“In order to create human zoos in the late 19th century, it was necessary to have made people accept that humanity was divided between humans and those close to animals …”, Maboula Soumahoro, historian
In 1889 in Paris, nearly 30 million visitors flocked to the World’s Fair. The main attraction, besides the Eiffel Tower, is a Negro village. Africans are being called upon to play the savages, on the other side of a barrier to protect the visitor from the violence of the colonized. To also remind him that he, the white man, is on the right side of the fence, of civilization and modernity.
Historian Carole Reynaud-Paligot recalls: “Race and racism are not the same. The 19th century is the century of the race, because this notion arises gradually and becomes a real scientific notion, carried by a science called anthropology. This science was institutionalized in the second half of the 19th century for the purpose of determining and classifying human races. It will produce a very strong hierarchy as it places the white race at the top of the hierarchy.”.
We are then in the era of so-called human zoos, visited by more than a billion people from Hamburg to Chicago and from Brussels to Tokyo. These performances will elevate the colonial exhibition to the rank of spectacle, under the pretext of entertaining. And thus justify the colonization carried out by the Third Republic …
Human zoos, which, as historian Pascal Blanchard explains, do not come from nothing: “Christopher Columbus, back from America, not only brings back items. It not only brings back wild animals, it not only brings back biotopes, it also brings people back. To show the European courts, and in particular the Spanish and Portuguese, that there are other peoples on the other side of the country. But at the time, it remained in aristocratic circles, with no notion of a commercial relationship to the exhibition, it was not yet a performance tour for the general public structured as such.”
These zoos will popularize, in the same way as e.g. textbooks, research and discourses of European anthropologists who, in the continuity of the Enlightenment, undertook to dissect the Other.
Pascale Blanchard recounts how closed to the public in the morning, they were still open to scientists who rushed to study these little-known populations: “You have certain scholars who stayed fourteen days, three weeks, a month in the big cities on tour, in Germany, Italy, Switzerland, Belgium to come and study these populations. If you read ‘La Nature’ ‘, the great scientific journal of the day or the’ Bulletin de la Société d’anthropologie de Paris’, almost all the troops exhibited at the Jardin d’acclimatation in Paris were the subject of studies on seven, eight, ten pages, in addition to complete collections. And when you read Gustave Le Bon, you understand that he constructed his racialization of the world solely with the copies he saw at the Jardin d’acclimatation.. “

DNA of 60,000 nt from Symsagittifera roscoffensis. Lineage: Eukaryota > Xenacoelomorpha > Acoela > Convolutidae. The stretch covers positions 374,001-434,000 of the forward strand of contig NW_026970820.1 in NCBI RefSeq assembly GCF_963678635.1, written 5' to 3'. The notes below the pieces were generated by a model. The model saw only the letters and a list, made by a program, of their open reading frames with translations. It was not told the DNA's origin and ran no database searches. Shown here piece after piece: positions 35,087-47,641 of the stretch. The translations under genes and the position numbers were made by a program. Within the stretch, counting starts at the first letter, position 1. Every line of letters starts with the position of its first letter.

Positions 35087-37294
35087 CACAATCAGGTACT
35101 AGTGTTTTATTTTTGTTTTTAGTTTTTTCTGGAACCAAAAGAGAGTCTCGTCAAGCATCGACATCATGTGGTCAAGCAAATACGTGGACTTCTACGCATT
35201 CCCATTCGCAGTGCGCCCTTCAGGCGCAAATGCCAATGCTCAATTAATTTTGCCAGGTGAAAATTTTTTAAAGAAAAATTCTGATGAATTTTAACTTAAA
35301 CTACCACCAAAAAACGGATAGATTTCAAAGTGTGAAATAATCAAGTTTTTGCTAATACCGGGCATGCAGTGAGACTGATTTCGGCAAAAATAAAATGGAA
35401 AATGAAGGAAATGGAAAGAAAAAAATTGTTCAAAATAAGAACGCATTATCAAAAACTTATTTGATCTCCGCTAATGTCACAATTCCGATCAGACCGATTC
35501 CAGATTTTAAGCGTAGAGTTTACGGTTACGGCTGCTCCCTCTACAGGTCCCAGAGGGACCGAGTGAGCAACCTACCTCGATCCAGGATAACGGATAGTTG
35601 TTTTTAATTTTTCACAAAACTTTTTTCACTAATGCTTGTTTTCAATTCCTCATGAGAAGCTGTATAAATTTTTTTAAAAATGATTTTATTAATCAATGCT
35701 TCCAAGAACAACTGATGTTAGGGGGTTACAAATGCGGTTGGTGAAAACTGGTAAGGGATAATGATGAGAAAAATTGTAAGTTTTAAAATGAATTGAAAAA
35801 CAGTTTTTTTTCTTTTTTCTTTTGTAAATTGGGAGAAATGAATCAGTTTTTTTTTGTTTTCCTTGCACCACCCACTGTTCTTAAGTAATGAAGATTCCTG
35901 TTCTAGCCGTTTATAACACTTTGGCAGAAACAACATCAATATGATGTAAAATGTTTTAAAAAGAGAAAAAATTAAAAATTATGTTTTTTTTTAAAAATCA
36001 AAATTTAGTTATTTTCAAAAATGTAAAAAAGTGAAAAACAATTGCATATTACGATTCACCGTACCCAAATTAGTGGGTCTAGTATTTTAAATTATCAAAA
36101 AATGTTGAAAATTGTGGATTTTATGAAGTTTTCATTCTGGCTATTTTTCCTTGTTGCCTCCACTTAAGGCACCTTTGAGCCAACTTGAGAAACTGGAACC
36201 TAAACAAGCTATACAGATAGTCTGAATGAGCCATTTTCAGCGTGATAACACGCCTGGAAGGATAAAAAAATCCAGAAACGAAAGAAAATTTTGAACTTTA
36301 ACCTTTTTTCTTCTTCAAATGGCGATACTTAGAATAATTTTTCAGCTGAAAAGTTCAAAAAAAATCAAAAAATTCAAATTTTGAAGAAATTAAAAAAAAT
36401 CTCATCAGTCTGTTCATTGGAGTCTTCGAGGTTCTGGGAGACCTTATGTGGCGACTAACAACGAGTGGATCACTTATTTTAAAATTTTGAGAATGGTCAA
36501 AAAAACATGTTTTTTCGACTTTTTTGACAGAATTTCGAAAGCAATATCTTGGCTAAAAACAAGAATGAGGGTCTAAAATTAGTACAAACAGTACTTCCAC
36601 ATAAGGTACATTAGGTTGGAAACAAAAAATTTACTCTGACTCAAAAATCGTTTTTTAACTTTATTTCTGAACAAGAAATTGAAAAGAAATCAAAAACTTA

Moreover, for the historian Zana Etambala, one of the reasons for the existence of these zoos was that “show the contrast between these peoples and European societies“, Thus he analyzes:”In the last quarter of the 19th century, European societies were undergoing change and modernization. Europe and the West were proud of the progress made over the last few decades. So we wanted to show the others who at that time did not make all the progress whose societies were still somehow archaic.“, he concludes:”The aim was to give European visitors the impression that their society was developing in the right direction and that their society at that time was superior to all these African, American, Asian, etc. societies.”.
With human zoos, the existence of races – inferior and superior – is spreading to penetrate deep into the social body. A racial order that, despite the deconstruction of the concept of race performed by genetics in the 20th century, continues to flourish in our society …
A documentary by Stephane Bonnefoi realized by Diphy Mariani for LSD.
Maboula Soumahoro (historian),
Pascal Blanchard (historian),
Zana Etambala (historian),
Maarten Couttenier (curator of the African Museum in Tervuren, Belgium),
Carole Reynaud-Paligot (historian),
Magali Besson (philosopher),
Aurelia Michel (historian).
* Carole Reynaud-Paligot, The racial republicPUF
* Pascal Blanchard, Human zoos and colonial exhibitsDiscovery
* Collective, Human zoo, the invention of natureActes Sud / Quai Branly Museum
* Claude Lévi-Strauss, Race and historyFolio
* Maboula Soumahoro, The triangle and the hexagonDiscovery
* Jean-Claude Charles, The black bodyInk memory
* Etienne Balibar, race, nation, classDiscovery
* Dominique Chathuant, We who do not cultivate racial prejudiceEditions du Félin
* The site of the Africa Museum in Tervuren, Belgium